Our ability to treat life-threatening conditions is threatened by the rise of antimicrobial resistance (AMR). Tackling the effects of AMR requires international collaboration and partnership to ensure that robust AMR surveillance can provide health intelligence data to inform evidence-based interventions at local, national and international levels.
Thinking and Working Politically in AMR Surveillance
DAI is the consortium lead for Fleming Fund Country Grants in Nigeria, Pakistan, Bangladesh, and Indonesia - four countries where overreliance on antibiotic use contributes to the growing threat of antimicrobial resistance (AMR).
Despite each country’s unique AMR and health security challenges, DAI systemically uses the Thinking and Working Politically method – which includes strong political economy analysis, detailed response to the local context, and flexibility in program implementation – to inform daily operations and support a multisectoral One Health approach.
Political Economy Analysis
One tool critical to this method is the Political Economy Analysis (PEA). DAI uses PEA to help operationalize Thinking and Working Politically and inform our implementation strategies. PEAs help provide a better understanding of political and economic dynamics in any setting, including the institutional context needed to sustainably address AMR. PEAs help shape DAI’s implementation strategies by highlighting underlying interests, incentives, historical legacies, social trends, and connecting how these factors effect or impede change. PEAs allow DAI’s teams to make strategic decisions and help investments have a better chance of being sustainable by analysing complex systems of actors, entry points for engagement, and political drivers to effect change.
Conducting a PEA
We apply a flexible framework to conduct a PEA, including the following steps:
- Literature reviews – to gain understanding of the existing literature, identify similar work, review laws and regulations, and identify gaps
- Key informant interview and focus group discussions – to explore and understand local drivers of AMR/AMU and the pathways to change policy and practice
- Stakeholder mapping – to identify entry points for engagement, AMR champions of change
- Policy analysis and budget mapping – to determine policy levers, regulatory impacts, and spending gaps for policy and budget advocacy
The PEA framework and process used under the country grants facilitates stakeholder engagement and provides an opportunity to ensure donor investments have a better chance of being sustained by local counterparts beyond the life of the program.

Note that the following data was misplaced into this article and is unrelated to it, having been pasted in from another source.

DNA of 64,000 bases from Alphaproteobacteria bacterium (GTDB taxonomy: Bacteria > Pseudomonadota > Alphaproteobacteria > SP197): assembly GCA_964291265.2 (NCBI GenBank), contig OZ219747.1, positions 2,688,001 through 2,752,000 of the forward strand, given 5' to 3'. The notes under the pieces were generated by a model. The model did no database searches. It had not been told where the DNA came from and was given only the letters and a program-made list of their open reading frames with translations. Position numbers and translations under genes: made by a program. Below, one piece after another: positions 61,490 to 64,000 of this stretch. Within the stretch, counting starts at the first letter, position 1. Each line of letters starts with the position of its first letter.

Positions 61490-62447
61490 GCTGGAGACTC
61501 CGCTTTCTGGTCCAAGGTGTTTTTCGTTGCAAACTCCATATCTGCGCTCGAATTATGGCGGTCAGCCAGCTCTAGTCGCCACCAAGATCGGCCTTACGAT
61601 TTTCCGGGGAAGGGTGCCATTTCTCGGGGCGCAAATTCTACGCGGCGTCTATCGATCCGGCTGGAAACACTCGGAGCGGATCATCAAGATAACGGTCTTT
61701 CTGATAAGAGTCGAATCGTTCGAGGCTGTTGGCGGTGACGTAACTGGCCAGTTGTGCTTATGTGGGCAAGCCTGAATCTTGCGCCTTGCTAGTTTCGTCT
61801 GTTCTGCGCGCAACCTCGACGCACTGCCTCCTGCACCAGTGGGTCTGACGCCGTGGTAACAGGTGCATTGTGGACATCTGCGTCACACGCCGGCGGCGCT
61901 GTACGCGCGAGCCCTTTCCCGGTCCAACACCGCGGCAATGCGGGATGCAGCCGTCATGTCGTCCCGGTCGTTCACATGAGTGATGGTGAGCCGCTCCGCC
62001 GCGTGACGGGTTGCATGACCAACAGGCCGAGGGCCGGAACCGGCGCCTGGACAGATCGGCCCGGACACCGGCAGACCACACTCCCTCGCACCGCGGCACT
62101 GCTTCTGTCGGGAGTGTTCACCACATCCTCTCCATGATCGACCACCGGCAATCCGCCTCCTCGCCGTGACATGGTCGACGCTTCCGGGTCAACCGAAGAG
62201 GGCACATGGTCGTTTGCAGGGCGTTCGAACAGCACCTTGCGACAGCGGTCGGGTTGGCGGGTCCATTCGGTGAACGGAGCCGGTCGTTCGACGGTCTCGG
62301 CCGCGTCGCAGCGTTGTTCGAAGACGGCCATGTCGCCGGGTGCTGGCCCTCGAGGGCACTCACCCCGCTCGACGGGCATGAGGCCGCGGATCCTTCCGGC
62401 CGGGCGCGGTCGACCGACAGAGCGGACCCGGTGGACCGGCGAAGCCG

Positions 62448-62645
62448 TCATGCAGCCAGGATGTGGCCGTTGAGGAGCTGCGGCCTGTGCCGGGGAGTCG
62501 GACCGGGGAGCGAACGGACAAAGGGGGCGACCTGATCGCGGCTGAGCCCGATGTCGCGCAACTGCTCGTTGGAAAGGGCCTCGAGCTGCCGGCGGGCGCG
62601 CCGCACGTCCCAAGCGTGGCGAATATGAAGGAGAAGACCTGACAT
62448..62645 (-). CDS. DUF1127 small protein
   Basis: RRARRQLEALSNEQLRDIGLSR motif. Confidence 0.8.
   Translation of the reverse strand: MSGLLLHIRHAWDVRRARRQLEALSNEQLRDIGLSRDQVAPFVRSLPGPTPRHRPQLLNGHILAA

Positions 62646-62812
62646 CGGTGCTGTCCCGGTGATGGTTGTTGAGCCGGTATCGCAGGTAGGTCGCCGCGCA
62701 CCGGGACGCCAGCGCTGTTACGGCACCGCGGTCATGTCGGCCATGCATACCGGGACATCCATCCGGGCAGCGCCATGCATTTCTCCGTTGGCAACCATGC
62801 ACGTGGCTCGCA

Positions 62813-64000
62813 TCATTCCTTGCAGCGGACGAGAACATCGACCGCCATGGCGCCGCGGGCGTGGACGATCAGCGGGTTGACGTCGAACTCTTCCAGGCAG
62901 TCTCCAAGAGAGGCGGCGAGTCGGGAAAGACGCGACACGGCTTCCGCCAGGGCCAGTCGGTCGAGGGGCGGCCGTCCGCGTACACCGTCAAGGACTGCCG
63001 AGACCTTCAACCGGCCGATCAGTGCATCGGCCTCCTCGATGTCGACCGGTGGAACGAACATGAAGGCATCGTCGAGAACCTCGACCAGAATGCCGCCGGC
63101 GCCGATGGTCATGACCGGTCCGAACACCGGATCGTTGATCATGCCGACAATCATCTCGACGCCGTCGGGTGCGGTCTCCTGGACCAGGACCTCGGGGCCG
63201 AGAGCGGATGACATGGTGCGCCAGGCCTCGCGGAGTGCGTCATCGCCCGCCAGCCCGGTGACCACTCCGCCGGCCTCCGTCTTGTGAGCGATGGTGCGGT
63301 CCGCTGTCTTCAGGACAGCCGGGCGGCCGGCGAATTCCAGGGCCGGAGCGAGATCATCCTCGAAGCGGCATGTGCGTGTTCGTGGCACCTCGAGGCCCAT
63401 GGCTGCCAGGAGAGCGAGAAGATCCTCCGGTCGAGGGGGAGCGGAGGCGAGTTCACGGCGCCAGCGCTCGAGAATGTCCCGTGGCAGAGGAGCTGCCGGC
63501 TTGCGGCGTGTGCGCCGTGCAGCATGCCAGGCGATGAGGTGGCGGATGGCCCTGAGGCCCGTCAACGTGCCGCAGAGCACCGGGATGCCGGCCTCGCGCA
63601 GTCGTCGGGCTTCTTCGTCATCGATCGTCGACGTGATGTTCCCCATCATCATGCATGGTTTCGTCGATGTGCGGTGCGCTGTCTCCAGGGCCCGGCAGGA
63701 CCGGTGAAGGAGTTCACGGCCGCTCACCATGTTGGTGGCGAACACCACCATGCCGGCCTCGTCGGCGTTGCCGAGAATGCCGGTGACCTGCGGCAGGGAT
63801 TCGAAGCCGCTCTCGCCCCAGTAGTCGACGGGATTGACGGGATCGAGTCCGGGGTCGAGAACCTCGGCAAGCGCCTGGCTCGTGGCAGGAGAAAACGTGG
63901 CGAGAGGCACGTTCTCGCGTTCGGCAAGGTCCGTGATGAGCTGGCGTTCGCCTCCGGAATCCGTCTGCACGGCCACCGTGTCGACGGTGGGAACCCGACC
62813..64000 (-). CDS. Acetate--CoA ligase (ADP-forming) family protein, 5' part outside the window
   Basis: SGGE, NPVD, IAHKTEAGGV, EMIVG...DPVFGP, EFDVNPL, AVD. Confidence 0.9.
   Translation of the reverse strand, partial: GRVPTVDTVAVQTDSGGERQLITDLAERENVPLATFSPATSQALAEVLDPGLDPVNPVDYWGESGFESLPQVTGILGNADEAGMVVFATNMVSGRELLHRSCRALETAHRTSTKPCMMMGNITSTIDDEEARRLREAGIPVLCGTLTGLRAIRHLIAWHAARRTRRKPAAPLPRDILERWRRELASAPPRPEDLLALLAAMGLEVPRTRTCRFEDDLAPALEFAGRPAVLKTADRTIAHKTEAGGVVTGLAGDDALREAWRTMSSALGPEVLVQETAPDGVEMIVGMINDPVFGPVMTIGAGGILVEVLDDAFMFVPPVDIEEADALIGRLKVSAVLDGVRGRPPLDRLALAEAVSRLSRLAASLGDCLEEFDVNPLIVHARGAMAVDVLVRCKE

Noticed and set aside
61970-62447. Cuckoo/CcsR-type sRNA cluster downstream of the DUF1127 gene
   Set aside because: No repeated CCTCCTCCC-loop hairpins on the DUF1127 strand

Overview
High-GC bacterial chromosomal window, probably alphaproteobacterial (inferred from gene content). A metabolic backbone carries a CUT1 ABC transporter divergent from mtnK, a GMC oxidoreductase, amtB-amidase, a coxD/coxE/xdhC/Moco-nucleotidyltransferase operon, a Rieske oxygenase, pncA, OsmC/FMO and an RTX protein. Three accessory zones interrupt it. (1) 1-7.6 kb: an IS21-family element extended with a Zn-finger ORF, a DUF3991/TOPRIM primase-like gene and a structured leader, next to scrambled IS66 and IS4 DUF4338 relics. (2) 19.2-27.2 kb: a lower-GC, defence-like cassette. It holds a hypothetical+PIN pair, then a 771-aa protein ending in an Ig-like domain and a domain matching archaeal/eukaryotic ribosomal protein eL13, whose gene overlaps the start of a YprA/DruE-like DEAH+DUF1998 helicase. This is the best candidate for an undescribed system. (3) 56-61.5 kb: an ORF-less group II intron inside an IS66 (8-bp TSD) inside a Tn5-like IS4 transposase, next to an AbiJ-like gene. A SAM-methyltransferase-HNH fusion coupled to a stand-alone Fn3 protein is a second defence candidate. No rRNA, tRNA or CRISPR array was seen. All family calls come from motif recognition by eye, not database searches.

Thinking and Working Politically, without a PEA
However, it is possible to “think and work politically” even when time does not allow for staff to complete a full PEA. Our team in Bangladesh recently kicked off a six-month programme to examine antibiotic use in hospitals, commercial chicken production, and aquaculture. The team conducted a stakeholder analysis and coordinated with relevant government ministries as well other partners, such as the One Health Poultry Hub, World Health Organization, Food and Agriculture Organization, World Fish, and British Council. By thinking politically, the team was able to leverage, at little to no cost, the expertise of these organizations and develop a multisectoral study design with a One Health approach. These partners will also continue to work with the Bangladesh Country Grant team throughout the implementation of the PPS. By coordinating a political and economic approach across multiple sectors, it creates opportunities for One Health engagement and generates greater AMR/AMU data and information sharing.
In 2020, much of our political insight and advocacy success was due to the understanding we gained while conducting PEAs. Going into 2021, DAI will continue to revisit the PEAs and use the Thinking and Working Politically approach to inform and advance program objectives in Pakistan, Nigeria, Bangladesh, and Indonesia. Our teams will regularly use the PEAs to integrate political analysis into everyday work and help make strategic programmatic decisions. Our continued focus on political analysis will help our programmes deliver strong One Health coordination, evidence-based policymaking, and improve global health security worldwide.
In Nigeria, the team worked directly with the Nigeria CDC and other AMR coordinating bodies to develop and publish a One Health AMR/AMU Governance Manual. This set the groundwork for how sectors will coordinate and collaborate around One Health. It provides information on communication channels across different sectors and a term of reference for government structures.
In Indonesia, the team used PEA to understand the complex ecosystem of government actors. The process highlighted the importance of incorporating government counterparts from the beginning of program implementation to ensure all activities align with national priorities and so that sustainability is prioritized.
PEA informed Fleming Fund Pakistan’s advocacy strategy that led to a key meeting with President Dr. Arif Alvi.
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